A Nanaimo senior arrived home from a day of selling Christmas trees to discover a Grinch had paid her home a visit.
Judy Woodruff, mother of blues musician David Gogo, came home Saturday to find her bedroom had been ransacked.
“It took me a minute because the only room that was really messy was my bedroom,” said Woodruff, 71. “I came home a little bit earlier than I usually do and I think they probably took off when I drove up, because the rest of the rooms were fine. Just my bedroom was completely trashed.”
Woodruff said every drawer plus her closet had been torn apart, even her hope chest that she’s owned for 50 years.
“And I have nothing, really,” she said. “I’m poor. I live on my pensions and I never worked anywhere, so that’s only old age and Canada pension.”
Woodruff has lived on the property in the 800 block of Nanaimo River Road since 2016 after she returned from Courtenay after her husband from her second marriage died.
A bag holding two urns containing her husband’s and stepson’s ashes was also pulled out of her bedroom closet, but the urns were not broken open.
“They dumped the bag, but the urns were still intact,” she said.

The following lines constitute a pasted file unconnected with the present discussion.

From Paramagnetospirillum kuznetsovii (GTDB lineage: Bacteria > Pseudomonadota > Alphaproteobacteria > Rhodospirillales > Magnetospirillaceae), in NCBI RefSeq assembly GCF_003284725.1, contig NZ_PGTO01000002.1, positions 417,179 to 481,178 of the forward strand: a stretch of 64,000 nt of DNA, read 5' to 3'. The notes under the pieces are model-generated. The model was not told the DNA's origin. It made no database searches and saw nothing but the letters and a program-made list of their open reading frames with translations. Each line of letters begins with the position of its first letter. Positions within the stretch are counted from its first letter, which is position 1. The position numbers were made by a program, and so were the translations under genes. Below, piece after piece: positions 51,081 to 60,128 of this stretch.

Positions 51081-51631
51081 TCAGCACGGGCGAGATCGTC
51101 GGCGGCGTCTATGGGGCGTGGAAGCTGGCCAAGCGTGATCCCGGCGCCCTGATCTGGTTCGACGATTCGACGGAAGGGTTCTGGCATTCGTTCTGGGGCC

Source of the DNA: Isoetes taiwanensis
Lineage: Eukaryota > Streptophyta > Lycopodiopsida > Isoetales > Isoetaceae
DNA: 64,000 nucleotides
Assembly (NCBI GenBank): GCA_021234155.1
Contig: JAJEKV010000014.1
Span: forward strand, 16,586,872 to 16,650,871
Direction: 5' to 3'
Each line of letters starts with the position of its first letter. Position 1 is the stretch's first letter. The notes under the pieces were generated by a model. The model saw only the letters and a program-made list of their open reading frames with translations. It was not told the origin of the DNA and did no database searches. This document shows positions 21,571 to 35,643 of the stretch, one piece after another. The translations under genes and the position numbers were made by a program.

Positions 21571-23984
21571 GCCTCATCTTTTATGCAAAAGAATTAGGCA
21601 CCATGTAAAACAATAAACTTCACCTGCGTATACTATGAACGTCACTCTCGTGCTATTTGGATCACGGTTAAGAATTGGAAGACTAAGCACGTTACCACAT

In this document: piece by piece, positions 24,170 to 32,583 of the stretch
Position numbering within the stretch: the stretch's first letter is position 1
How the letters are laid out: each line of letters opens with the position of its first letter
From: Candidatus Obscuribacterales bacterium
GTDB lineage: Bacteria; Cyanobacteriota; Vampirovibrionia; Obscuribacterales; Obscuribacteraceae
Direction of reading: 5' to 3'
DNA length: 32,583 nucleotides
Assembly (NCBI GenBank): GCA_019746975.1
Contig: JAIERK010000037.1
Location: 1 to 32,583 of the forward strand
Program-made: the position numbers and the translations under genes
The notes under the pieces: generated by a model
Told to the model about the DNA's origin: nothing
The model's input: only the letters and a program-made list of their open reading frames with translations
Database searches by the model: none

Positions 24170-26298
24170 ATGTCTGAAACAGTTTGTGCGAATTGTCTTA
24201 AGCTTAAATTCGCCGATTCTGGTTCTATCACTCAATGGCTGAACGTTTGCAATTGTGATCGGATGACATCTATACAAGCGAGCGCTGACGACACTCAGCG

Woodruff said some jewelry she’d inherited was taken and a number of pieces of First Nations art were taken.
“Other than that, well, it took me three hours to clean it up yesterday, but that’s OK. It could’ve been worse,” she said.
Woodruff was previously married to Mike Gogo, of Gogo’s Sawmill and Christmas Tree Farm, for 26 years. Mike said thefts from homes leave a lingering sense of insecurity and he suspects the culprit is someone who lives nearby who has allegedly been committing thefts at a number of properties in the area.
“It’s a real invasion of your privacy … and for a woman alone, like that, that can leave [someone feeling] paranoid too, so there’s that,” he said.
Gogo has, so far, not offered a reward for the capture of a suspect as he did in 2018 after a violent home invasion in Nanaimo when he offered $5,000 for information leading to an arrest or $6,000 if the suspect was delivered to his mill. That offer resulted in Gogo being awoken early one morning to find a man chained to the front of one of the mill’s two front-end loaders used to move logs and lumber around the mill site.
“I’ll just keep my ear to the ground and get my chains out,” Gogo said. “We’ve go two loaders. No waiting.”
Woodruff said she hopes talking about her break-in will prompt other people to be careful about securing their properties.
“I really [hope] by making this public other people are going to double-check their doors,” she said. “All of mine were locked and, technically, anybody could come through, they could just break a window, but still, it might deter somebody.”